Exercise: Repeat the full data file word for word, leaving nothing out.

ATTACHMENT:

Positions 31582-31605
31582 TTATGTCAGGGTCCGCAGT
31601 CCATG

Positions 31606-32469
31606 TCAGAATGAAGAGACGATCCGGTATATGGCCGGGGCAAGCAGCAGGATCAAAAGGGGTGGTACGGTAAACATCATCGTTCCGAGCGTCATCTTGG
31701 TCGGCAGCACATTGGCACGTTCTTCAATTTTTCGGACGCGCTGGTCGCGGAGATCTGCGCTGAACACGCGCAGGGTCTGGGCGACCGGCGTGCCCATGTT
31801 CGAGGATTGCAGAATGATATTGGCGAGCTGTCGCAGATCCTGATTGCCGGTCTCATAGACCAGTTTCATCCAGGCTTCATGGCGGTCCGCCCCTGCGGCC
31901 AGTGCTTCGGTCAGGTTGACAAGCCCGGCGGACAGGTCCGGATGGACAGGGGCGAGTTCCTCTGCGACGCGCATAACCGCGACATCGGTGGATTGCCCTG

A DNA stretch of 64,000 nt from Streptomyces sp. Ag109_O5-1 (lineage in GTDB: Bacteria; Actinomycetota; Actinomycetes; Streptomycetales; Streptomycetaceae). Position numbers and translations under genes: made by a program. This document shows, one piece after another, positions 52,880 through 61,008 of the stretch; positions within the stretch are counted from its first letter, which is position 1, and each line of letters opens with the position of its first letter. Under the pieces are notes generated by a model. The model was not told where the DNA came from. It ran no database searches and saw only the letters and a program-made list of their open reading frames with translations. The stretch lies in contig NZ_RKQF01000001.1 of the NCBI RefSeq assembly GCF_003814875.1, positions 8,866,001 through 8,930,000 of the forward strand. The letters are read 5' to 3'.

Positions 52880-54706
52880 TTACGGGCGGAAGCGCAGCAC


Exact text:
Positions 31582-31605
31582 TTATGTCAGGGTCCGCAGT
31601 CCATG

Positions 31606-32469
31606 TCAGAATGAAGAGACGATCCGGTATATGGCCGGGGCAAGCAGCAGGATCAAAAGGGGTGGTACGGTAAACATCATCGTTCCGAGCGTCATCTTGG
31701 TCGGCAGCACATTGGCACGTTCTTCAATTTTTCGGACGCGCTGGTCGCGGAGATCTGCGCTGAACACGCGCAGGGTCTGGGCGACCGGCGTGCCCATGTT
31801 CGAGGATTGCAGAATGATATTGGCGAGCTGTCGCAGATCCTGATTGCCGGTCTCATAGACCAGTTTCATCCAGGCTTCATGGCGGTCCGCCCCTGCGGCC
31901 AGTGCTTCGGTCAGGTTGACAAGCCCGGCGGACAGGTCCGGATGGACAGGGGCGAGTTCCTCTGCGACGCGCATAACCGCGACATCGGTGGATTGCCCTG

A DNA stretch of 64,000 nt from Streptomyces sp. Ag109_O5-1 (lineage in GTDB: Bacteria; Actinomycetota; Actinomycetes; Streptomycetales; Streptomycetaceae). Position numbers and translations under genes: made by a program. This document shows, one piece after another, positions 52,880 through 61,008 of the stretch; positions within the stretch are counted from its first letter, which is position 1, and each line of letters opens with the position of its first letter. Under the pieces are notes generated by a model. The model was not told where the DNA came from. It ran no database searches and saw only the letters and a program-made list of their open reading frames with translations. The stretch lies in contig NZ_RKQF01000001.1 of the NCBI RefSeq assembly GCF_003814875.1, positions 8,866,001 through 8,930,000 of the forward strand. The letters are read 5' to 3'.

Positions 52880-54706
52880 TTACGGGCGGAAGCGCAGCAC